Government claims against Iran and to respond to claims brought
against the United States by Iran, in coordination with concerned
government agencies.


On December 3, 1996, the Tribunal issued its award in Case B/36, the
U.S. claim for amounts due from Iran under two World War II military
surplus property sales agreements. While the Tribunal dismissed the
U.S. claim as to one of the agreements on jurisdictional grounds, it
found Iran liable for breach of the second (and larger) agreement and
ordered Iran to pay the United States principal and interest in the
amount of $43,843,826.89. Following payment of the award, Iran
requested the Tribunal to reconsider both the merits of the case and
the calculation of interest; Iran's request was denied by the Tribunal
on March 17, 1997.


Under the February 22, 1996, agreement that settled the Iran Air case
before the International Court of Justice and Iran's bank-related
claims against the United States before the Tribunal (reported in my
report of May 17, 1996), the United States agreed to make ex gratia
payments to the families of Iranian victims of the 1988 Iran Air 655
shootdown and a fund was established to pay Iranian bank debt owed to
U.S. nationals. As of March 17, 1997, payments were authorized to be
made to surviving family members of 125 Iranian victims of the aerial
incident, totaling $29,100,000.00. In addition, payment of 28 claims
by U.S. nationals against Iranian banks, totaling $9,002,738.45 was
authorized.


On December 12, 1996, the Department of State filed the U.S. Hearing
Memorial and Evidence on Liability in Case A/11. In this case, Iran
alleges that the United States failed to perform its obligations under
Paragraphs 12-14 of the Algiers Accords, relating to the return to
Iran of assets of the late Shah and his close relatives. A hearing
date has yet to be scheduled.


On October 9, 1996, the Tribunal dismissed Case B/58, Iran's claim for
damages arising out of the U.S. operation of Iran's southern railways
during the Second World War. The Tribunal held that it lacked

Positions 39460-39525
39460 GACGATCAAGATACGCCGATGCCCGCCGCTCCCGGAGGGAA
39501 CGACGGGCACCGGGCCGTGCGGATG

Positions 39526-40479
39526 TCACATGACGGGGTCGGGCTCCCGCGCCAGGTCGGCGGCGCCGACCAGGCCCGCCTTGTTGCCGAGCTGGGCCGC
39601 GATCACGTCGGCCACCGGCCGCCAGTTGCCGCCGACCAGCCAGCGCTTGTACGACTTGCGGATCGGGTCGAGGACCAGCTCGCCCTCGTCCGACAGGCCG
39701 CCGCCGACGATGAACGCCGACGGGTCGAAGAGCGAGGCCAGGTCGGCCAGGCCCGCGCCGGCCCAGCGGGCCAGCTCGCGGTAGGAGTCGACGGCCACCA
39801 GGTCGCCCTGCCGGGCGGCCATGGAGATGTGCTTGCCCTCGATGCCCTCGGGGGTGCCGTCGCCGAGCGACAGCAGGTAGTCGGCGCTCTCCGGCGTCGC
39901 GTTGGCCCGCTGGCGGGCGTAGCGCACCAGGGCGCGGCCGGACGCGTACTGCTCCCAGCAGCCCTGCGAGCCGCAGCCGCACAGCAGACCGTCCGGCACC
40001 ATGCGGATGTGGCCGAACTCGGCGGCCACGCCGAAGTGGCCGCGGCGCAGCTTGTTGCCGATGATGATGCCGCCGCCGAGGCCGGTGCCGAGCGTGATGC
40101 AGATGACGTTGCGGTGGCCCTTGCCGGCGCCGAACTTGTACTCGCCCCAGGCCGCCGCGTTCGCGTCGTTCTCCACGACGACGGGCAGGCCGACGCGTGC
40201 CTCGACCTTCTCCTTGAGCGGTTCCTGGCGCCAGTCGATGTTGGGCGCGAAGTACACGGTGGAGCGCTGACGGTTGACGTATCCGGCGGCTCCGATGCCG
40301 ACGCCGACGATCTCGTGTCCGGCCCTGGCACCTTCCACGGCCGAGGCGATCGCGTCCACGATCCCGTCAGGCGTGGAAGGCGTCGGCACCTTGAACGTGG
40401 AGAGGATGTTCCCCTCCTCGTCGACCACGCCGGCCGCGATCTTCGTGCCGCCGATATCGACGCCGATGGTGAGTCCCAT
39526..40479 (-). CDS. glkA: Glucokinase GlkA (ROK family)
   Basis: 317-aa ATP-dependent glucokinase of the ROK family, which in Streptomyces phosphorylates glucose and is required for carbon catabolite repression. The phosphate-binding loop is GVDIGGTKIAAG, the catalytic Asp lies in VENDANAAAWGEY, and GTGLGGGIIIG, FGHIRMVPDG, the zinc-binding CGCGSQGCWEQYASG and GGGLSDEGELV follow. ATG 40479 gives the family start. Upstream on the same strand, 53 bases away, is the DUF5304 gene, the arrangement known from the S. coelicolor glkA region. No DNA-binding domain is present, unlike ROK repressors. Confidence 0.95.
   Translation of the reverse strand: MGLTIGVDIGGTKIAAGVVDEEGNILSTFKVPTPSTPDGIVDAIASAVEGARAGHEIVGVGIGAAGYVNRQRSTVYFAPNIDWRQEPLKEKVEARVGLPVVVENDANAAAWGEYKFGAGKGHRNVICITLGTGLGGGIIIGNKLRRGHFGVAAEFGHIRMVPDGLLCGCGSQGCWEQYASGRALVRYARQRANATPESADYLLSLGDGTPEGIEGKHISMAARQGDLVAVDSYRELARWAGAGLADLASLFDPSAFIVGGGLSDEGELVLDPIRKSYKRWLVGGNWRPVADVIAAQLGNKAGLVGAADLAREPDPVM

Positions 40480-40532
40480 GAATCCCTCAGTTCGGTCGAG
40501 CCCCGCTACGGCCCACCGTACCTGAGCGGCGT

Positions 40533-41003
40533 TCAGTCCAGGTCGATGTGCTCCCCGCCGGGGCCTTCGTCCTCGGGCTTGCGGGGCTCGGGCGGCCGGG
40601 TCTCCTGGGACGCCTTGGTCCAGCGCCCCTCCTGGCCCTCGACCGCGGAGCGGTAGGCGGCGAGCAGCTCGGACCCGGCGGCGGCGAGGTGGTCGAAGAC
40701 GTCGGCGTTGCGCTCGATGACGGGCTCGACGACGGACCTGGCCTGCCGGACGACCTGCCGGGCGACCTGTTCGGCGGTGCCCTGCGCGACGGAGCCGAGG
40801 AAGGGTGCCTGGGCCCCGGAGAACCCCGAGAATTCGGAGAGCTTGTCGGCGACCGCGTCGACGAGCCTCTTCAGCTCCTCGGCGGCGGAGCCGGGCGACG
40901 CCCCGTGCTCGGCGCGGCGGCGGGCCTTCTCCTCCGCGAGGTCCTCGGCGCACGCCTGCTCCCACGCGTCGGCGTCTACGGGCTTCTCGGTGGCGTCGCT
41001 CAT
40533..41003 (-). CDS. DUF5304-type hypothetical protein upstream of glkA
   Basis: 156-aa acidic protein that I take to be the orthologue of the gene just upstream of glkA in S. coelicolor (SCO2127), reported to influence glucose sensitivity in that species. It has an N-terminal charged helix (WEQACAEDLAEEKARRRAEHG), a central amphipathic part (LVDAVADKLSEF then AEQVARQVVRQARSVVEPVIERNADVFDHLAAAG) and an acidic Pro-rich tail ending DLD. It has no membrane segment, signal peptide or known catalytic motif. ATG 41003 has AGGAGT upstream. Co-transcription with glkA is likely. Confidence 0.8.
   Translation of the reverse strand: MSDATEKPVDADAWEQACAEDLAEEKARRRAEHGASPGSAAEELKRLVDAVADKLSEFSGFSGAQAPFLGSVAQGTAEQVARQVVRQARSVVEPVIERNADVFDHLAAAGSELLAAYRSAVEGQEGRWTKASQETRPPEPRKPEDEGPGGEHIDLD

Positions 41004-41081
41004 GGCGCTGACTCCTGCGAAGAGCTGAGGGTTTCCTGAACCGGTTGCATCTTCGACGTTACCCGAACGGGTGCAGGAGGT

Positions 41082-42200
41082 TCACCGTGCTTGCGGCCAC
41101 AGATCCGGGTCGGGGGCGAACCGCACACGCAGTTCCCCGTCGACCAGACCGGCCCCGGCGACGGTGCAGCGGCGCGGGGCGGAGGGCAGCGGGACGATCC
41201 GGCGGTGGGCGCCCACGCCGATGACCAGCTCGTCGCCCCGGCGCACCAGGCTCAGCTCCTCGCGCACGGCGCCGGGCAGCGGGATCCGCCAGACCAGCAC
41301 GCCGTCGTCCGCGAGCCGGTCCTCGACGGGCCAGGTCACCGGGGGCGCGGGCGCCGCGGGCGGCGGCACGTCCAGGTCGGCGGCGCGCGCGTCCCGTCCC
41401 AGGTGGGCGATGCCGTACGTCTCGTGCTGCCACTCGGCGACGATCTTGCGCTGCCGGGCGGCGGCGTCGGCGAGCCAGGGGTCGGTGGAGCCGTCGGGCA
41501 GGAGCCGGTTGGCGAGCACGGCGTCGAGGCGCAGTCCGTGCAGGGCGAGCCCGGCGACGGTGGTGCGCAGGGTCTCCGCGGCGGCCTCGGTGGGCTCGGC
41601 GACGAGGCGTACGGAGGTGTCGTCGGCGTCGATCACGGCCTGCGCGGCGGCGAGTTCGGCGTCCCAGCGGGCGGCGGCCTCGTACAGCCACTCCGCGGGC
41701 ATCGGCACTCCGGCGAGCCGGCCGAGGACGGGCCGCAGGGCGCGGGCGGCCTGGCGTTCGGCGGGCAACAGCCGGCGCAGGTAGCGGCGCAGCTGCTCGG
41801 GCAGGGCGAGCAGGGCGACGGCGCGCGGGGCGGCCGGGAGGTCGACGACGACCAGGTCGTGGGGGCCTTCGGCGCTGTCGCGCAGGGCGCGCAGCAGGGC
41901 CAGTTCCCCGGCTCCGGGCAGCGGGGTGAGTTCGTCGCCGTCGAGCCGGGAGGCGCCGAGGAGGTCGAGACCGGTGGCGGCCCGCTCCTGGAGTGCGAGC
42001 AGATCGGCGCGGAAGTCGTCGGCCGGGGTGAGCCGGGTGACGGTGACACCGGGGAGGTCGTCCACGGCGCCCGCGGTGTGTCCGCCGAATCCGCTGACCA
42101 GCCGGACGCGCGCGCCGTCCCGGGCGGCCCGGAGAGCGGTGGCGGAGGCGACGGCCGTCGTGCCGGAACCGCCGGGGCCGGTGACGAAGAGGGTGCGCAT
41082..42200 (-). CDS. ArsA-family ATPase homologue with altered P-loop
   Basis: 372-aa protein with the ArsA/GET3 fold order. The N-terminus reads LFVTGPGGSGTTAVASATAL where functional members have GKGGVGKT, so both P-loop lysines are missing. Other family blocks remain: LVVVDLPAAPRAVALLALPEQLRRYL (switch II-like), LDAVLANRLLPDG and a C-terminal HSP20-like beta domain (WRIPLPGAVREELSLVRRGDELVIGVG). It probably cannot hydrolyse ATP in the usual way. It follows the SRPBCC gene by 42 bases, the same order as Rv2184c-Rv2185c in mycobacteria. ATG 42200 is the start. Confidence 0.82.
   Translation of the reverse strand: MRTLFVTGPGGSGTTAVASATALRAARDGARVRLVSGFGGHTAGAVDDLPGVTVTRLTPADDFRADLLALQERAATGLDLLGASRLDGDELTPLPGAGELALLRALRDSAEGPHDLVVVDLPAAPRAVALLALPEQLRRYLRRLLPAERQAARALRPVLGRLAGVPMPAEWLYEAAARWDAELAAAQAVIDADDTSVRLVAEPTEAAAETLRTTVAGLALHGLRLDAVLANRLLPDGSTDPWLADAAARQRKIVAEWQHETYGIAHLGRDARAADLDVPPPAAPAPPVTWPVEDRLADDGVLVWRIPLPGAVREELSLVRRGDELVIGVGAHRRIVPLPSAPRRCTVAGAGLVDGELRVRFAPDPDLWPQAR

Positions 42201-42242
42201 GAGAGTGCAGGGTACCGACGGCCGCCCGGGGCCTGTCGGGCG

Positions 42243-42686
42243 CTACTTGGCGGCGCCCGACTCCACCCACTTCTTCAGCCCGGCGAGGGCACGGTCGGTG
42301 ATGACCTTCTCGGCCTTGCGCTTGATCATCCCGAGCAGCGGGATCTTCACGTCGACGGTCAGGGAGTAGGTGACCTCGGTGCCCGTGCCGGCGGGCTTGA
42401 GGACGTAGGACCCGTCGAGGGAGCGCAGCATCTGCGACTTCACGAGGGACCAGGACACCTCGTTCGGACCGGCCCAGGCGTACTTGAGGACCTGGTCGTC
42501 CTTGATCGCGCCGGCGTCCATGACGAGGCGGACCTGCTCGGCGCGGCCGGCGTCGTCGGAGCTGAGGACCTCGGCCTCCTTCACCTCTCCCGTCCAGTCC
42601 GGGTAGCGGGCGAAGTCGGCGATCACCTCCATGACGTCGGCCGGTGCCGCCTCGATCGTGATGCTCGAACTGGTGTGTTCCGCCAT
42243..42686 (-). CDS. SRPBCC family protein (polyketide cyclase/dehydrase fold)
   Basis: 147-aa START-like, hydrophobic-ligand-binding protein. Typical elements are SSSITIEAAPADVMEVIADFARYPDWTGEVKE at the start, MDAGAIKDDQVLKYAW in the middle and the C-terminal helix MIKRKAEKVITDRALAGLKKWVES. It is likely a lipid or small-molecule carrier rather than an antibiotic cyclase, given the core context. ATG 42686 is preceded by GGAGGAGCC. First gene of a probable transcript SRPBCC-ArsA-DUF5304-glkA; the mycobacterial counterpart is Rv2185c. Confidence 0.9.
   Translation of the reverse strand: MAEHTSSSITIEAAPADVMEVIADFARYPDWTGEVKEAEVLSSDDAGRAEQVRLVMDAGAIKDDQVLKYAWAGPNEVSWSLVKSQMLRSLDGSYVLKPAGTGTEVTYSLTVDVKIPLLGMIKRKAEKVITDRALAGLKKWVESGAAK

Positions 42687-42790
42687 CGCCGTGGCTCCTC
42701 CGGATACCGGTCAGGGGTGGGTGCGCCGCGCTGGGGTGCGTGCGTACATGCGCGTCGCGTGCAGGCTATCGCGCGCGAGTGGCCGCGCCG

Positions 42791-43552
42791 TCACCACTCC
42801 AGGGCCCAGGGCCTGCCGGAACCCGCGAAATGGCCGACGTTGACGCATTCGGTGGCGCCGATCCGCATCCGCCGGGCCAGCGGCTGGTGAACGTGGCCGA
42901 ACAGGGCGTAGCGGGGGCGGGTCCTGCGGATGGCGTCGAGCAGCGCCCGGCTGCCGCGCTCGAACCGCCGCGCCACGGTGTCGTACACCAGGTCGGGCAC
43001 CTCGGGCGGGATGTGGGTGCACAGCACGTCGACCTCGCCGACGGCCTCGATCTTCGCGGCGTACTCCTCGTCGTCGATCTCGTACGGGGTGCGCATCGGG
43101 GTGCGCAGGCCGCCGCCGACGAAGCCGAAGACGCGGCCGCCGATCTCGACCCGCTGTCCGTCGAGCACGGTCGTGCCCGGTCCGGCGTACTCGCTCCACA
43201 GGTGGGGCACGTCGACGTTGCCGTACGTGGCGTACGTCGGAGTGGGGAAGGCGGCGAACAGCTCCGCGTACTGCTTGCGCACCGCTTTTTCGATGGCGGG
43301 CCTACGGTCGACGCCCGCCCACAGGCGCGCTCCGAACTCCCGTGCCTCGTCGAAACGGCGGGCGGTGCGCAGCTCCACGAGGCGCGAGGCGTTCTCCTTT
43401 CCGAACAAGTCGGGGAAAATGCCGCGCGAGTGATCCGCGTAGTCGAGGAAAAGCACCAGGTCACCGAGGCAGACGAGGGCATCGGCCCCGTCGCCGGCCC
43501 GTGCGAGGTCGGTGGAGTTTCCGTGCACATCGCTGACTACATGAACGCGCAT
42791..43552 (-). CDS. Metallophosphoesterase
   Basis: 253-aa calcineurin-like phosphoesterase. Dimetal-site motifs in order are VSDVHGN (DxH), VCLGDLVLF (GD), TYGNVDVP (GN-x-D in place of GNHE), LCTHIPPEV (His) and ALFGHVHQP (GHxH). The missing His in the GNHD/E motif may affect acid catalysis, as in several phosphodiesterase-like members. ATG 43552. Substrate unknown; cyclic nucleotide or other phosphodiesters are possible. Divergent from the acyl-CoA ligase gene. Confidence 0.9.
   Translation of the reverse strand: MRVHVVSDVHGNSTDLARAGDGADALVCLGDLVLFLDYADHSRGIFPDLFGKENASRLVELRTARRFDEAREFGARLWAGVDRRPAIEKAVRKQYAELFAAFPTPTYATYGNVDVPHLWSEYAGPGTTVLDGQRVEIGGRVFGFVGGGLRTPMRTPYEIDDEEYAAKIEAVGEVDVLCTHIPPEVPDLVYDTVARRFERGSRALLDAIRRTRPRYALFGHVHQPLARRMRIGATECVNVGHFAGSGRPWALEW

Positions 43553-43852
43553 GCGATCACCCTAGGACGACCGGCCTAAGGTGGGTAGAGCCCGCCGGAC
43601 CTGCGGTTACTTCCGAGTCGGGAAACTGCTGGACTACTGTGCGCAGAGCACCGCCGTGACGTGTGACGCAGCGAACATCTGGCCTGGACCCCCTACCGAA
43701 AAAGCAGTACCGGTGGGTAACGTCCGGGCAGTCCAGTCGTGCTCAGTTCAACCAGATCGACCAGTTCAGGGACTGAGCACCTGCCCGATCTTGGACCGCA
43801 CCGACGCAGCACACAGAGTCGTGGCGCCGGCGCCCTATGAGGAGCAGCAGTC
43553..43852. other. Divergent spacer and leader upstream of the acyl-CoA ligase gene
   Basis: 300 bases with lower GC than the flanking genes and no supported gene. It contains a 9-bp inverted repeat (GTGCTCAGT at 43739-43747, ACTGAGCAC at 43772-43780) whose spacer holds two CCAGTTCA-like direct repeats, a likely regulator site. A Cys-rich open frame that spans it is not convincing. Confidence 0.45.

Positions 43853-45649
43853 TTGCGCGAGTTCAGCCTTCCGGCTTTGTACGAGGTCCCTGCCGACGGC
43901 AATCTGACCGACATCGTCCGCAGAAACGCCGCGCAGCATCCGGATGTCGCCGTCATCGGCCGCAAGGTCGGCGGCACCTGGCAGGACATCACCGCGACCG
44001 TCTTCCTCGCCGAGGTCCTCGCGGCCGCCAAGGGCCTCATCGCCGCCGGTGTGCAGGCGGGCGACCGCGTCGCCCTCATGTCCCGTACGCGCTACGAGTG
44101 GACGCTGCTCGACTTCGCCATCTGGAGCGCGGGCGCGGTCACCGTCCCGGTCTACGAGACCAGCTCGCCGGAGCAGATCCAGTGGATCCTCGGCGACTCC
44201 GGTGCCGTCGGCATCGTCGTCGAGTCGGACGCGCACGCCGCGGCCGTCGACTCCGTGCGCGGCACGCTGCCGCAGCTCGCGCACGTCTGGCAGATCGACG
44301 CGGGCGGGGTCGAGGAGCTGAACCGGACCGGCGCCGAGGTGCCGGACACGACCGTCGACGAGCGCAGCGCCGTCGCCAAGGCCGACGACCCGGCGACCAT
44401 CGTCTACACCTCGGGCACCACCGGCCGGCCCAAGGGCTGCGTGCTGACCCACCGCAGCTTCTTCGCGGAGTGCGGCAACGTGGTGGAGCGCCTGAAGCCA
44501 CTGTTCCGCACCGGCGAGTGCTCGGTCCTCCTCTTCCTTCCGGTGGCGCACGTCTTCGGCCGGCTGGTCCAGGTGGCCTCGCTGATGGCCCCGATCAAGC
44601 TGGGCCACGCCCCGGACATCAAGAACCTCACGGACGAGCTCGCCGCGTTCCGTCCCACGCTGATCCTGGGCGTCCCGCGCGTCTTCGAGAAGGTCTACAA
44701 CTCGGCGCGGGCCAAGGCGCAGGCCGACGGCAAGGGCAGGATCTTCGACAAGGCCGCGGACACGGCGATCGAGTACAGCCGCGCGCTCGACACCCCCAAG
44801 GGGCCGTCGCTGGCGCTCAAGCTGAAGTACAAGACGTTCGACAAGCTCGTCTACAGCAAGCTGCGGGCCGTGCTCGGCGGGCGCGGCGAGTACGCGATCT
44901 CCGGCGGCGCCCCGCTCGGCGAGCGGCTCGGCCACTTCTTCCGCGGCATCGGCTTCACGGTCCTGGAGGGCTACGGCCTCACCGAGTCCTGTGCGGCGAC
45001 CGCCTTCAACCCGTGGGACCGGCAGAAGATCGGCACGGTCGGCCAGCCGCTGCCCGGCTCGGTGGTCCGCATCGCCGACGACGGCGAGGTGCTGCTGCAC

jurisdiction over the claim under Article II, paragraph two, of the
Claims Settlement Declaration.


4. Since my last report, the Tribunal conducted two hearings and
issued awards in six private claims. On February 24-25, 1997, Chamber
One held a hearing in a dual national claim, G.E. Davidson v. The
Islamic Republic of Iran, Claim No. 457. The claimant is requesting
compensation for real property that he claims was expropriated by the
Government of Iran. On October 24, 1996, Chamber Two held a hearing in
Case 274, Monemi v. The Islamic Republic of Iran, also concerning the
claim of a dual national.


On December 2, 1996, Chamber Three issued a decision in Johangir &
Jila Mohtadi v. The Islamic Republic of Iran (AWD 573-271-3), awarding
the claimants $510,000 plus interest for Iran's interference with the
claimants' property rights in real property in Velenjak. The claimants
also were awarded $15,000 in costs. On December 10, 1996, Chamber
Three issued a decision in Reza Nemazee v. The Islamic Republic of
Iran (AWD 575-4-3), dismissing the expropriation claim for lack of
proof. On February 25, 1997, Chamber Three issued a decision in Dadras
Int'l v. The Islamic Republic of Iran (AWD 578-214-3), dismissing the
claim against Kan Residential Corp. for failure to prove that it is an
"agency, instrumentality, or entity controlled by the Government of
Iran" and dismissing the claim against Iran for failure to prove
expropriation or other measures affecting property rights. Dadras had
previously received a substantial recovery pursuant to a partial
award. On March 26, 1997, Chamber Two issued a final award in Case
389, Westinghouse Electric Corp. v. The Islamic Republic of Iran Air
Force (AWD 579-389-2), awarding Westinghouse $2,553,930.25 plus
interest in damages arising from the Iranian Air Force's breach of
contract with Westinghouse.


Finally, there were two settlements of claims of dual nationals, which
resulted in awards on agreed terms. They are Dora Elghanayan, et al.
v. The Islamic Republic of Iran (AAT 576-800/801/802/803/804-3), in
which Iran agreed to pay the claimants $3,150,000, and Lilly Mythra
Fallah Lawrence v. The Islamic Republic of Iran (AAT 577-390/391-1),
in which Iran agreed to pay the claimant $1,000,000.


5. The situation reviewed above continues to implicate important
diplomatic, financial, and legal interests of the United States and
its nationals and presents an unusual challenge to the national
security and foreign policy of the United States. The Iranian Assets
Control Regulations issued pursuant to Executive Order 12170 continue
to play an important role in structuring our relationship with Iran
and in enabling the United States to implement properly the Algiers
Accords. I shall continue to exercise the powers at my disposal to
deal with these problems and will continue to report periodically to
the Congress on significant developments.


WILLIAM J. CLINTON



THE WHITE HOUSE

May 13, 1997



(End text)